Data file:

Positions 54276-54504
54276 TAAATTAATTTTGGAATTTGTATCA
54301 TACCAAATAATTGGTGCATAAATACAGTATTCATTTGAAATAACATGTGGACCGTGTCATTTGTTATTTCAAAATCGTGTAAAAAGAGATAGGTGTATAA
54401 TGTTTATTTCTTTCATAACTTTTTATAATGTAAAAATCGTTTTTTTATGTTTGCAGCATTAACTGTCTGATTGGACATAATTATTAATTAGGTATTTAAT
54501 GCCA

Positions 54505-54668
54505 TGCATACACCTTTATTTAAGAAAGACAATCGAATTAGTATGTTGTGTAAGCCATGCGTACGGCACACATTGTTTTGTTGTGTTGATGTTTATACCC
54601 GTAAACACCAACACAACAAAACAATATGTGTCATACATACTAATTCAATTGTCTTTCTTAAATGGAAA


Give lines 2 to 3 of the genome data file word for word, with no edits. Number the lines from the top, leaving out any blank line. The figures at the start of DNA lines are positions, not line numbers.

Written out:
54276 TAAATTAATTTTGGAATTTGTATCA
54301 TACCAAATAATTGGTGCATAAATACAGTATTCATTTGAAATAACATGTGGACCGTGTCATTTGTTATTTCAAAATCGTGTAAAAAGAGATAGGTGTATAA